Steam and non-water vapour has been off-gassed since the beginning.
The supporters of nuclear power have always been wrong about the extent of the damage to our environment. We have hundreds of tons of highly dangerous waste water piling up by the day at Fukushima, with no way to stop it. Can research and a better plan come soon enough to (Read more…)
I sure hope they used recycled paper!
The Japanese have successfully tapped seabed methane clathrates, also known as “flammable ice.” Deposits of compressed and frozen methane are fairly common in northern waters. British Columbia has looked at exploiting them.
The gas field is about 50km away from Japan’s main island, in the Nankai Trough.
Researchers say it could provide an alternative energy source for Japan which imports all its energy needs.
Offshore deposits present a potentially enormous source of methane but also some environmental concern, because the underwater geology containing them is unstable in many places.
A Japanese study estimated that at least 1.
Japanese whale “researchers” have persuaded a U.S. judge to declare the Sea Shepherd organization piratical.
The ruling was issued on Wednesday by chief judge Alex Kozinski of the 9th US circuit court of appeals.
In his 18-page opinion, he wrote: “You don’t need a peg leg or an eye patch. When you ram ships; hurl containers of acid; drag metal-reinforced ropes in the water to damage propellers and rudders; launch smoke bombs and flares with hooks; and point high-powered lasers at other ships, you are, without a doubt, a pirate, no matter how high-minded you believe your
. . . → Read More: The Disaffected Lib: Sea Shepherd Piratical? Hardly.
What if the way forward isn’t? What if it’s time for us to turn around, to go back?
James Lovelock said the future of mankind, if there is to be one, will require that we accept, not sustainable growth, but sustainable retreat. We need to grow smaller. It’s not a matter of choice either.
There are too damned many of us, each demanding an ever-greater amount of resources, and we’re far exceeding our planet’s ability to regenerate the natural resources we need. According to research by the Global Footprint Network, we’re already using up an
. . . → Read More: The Disaffected Lib: Achieving a Steady State Economy for Canada
Indian officials are warning residents in their part of Kashmir to dig bomb shelters and gather a two week supply of food and water in preparation for a possible nuclear exchange.
The notice, published Monday by the Kashmir police in the Greater Kashmir newspaper, advised people to build toilet-equipped basements large enough to house the entire family for two weeks. If there is no basement, residents should construct bunkers in their front yards, the notice advised.
The shelters should be stocked with candles, battery-operated lights and radios and nonperishable food and water that is regularly replaced to ensure it is
. . . → Read More: The Disaffected Lib: Arms Race Update – India Warns Kashmiris to Prepare for Nuclear War
(originally written Jan 3, 2012. Part of my Great Upload of 2013.)
Come December’s end, the nervy among us like to review what they got right in the past year. The nervier like to predict what’ll happen in the New Year. Ever the blithe contrarian, I figured I’d visit the Ghost of Predictions Past and see where I got things wrong.**
I do this taking comfort that Great Men, like me, make mistakes sometimes. (Oh, it was tempting to “forget” those commas…!)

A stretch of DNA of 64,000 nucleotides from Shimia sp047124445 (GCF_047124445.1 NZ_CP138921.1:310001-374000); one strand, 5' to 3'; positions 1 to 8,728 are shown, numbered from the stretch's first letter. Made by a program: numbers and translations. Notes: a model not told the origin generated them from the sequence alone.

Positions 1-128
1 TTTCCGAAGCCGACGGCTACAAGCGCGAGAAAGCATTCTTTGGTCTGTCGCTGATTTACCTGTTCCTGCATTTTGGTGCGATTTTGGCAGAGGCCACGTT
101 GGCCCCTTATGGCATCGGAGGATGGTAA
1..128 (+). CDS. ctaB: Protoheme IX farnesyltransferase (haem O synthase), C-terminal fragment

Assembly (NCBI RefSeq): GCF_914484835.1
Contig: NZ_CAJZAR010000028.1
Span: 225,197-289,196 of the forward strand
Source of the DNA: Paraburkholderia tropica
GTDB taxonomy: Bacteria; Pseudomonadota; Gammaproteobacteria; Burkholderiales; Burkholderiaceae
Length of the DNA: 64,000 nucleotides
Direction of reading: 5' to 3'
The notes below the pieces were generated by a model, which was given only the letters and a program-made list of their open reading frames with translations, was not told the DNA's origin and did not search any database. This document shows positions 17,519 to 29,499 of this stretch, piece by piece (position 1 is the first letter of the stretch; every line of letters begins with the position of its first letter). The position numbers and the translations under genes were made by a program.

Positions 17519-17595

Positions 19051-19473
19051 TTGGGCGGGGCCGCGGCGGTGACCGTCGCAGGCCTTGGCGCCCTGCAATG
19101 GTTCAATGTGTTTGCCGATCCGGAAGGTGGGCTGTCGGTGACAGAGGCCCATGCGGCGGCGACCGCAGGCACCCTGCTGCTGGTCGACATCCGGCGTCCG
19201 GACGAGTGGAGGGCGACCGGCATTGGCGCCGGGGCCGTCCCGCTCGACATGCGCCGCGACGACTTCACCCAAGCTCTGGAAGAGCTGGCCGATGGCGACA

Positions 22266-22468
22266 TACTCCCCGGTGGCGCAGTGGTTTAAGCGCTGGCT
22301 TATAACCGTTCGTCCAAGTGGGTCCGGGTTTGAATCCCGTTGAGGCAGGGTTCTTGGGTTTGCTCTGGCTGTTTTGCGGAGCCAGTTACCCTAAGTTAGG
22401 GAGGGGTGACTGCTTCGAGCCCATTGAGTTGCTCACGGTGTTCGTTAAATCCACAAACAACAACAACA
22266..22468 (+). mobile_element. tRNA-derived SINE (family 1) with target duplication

Take the Roman Emperor Marcus Aurelius — he almost ruined his reputation as
. . . → Read More: Eclectic Lip: Whatever foresight is, it’s not 20/20…
From Kobe, Japan, an expression of support and solidarity for hunger striker Attawapiskat First Nation Chief Theresa Spence and the phenomenal #IdleNoMore grassroots movement for Aboriginal rights and sovereignty: This photo: Photo via Facebook And these words: Today , we gathered together to pray in Kobe Japan. We hope this prayer can reach to Chief Theresa Spence and also to our READ MORE
It’s a record. A 222kg blue fin tuna was sold for $1.7-million (155m yen) at Tokyo’s Tsukiji fish market.
High bids traditionally mark the year’s first auction at Tokyo’s Tsukiji fish market. Even the buyer, sushi chain owner Kiyoshi Kimura, who also paid out the record price last year, said the cost was “a bit high”. The sale came amid continued warnings from environmentalists that tuna stocks are dwindling and overfished. ‘Encourage Japan’ This year’s record-breaking fish was caught off north-eastern Japan and weighed in at 222kg (489lbs), some 47kg lighter than last year’s prize-winner, which fetched
A potentially deadly game of tit-for-tatis taking place at the two islands that are the centre of the dispute between China and Japan, both of whom claim ownership of the islands. Smaller numbers of fishing boats were sent to the islands by China and then by Japan, but this week China upped the ante by dispatching 1,000 fishing boats to the islands:
On Monday, a flotilla of around 1,000 Chinese fishing boats was sailing for the islands. Japan’s prime minister warned that this could take things to a new level: The Asahi Shimbun newspaper quoted an aide . . . → Read More: CuriosityCat: Japan, China & Those Islands: Dueling flotillas increase tensions
In Japan the town of Kamikatsu people there create zero-waste while living a modern life. The community has taken the idea of a plastic bag ban to the next level and have banned garbage outright.
The crazy part? Most locals actually seem to like the extreme recycling process. Kikue Nii, one resident, claims that the town’s no-waste policy makes her more mindful of what she’s using, and helps her to take advantage of every last scrap. “I think I produce less waste because I have to compost it,” she told BBC News.
“When I can’t use the whole vegetable or